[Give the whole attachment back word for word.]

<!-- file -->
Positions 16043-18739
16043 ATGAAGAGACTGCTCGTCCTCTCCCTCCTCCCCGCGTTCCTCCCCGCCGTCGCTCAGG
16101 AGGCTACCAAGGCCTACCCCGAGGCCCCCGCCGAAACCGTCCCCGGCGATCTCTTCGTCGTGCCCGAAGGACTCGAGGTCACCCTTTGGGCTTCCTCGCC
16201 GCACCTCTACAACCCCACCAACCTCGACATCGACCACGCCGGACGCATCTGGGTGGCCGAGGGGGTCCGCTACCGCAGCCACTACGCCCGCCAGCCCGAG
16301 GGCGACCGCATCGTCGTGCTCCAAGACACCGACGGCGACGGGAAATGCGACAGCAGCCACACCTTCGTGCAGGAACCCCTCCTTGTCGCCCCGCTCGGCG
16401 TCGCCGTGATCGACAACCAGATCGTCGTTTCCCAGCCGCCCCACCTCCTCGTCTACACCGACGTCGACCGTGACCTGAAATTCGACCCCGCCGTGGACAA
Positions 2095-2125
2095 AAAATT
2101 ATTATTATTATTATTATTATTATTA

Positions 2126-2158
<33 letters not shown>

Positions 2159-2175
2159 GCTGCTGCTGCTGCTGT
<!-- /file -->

Positions 16043-18739
16043 ATGAAGAGACTGCTCGTCCTCTCCCTCCTCCCCGCGTTCCTCCCCGCCGTCGCTCAGG
16101 AGGCTACCAAGGCCTACCCCGAGGCCCCCGCCGAAACCGTCCCCGGCGATCTCTTCGTCGTGCCCGAAGGACTCGAGGTCACCCTTTGGGCTTCCTCGCC
16201 GCACCTCTACAACCCCACCAACCTCGACATCGACCACGCCGGACGCATCTGGGTGGCCGAGGGGGTCCGCTACCGCAGCCACTACGCCCGCCAGCCCGAG
16301 GGCGACCGCATCGTCGTGCTCCAAGACACCGACGGCGACGGGAAATGCGACAGCAGCCACACCTTCGTGCAGGAACCCCTCCTTGTCGCCCCGCTCGGCG
16401 TCGCCGTGATCGACAACCAGATCGTCGTTTCCCAGCCGCCCCACCTCCTCGTCTACACCGACGTCGACCGTGACCTGAAATTCGACCCCGCCGTGGACAA
Positions 2095-2125
2095 AAAATT
2101 ATTATTATTATTATTATTATTATTA

Positions 2126-2158
<33 letters not shown>

Positions 2159-2175
2159 GCTGCTGCTGCTGCTGT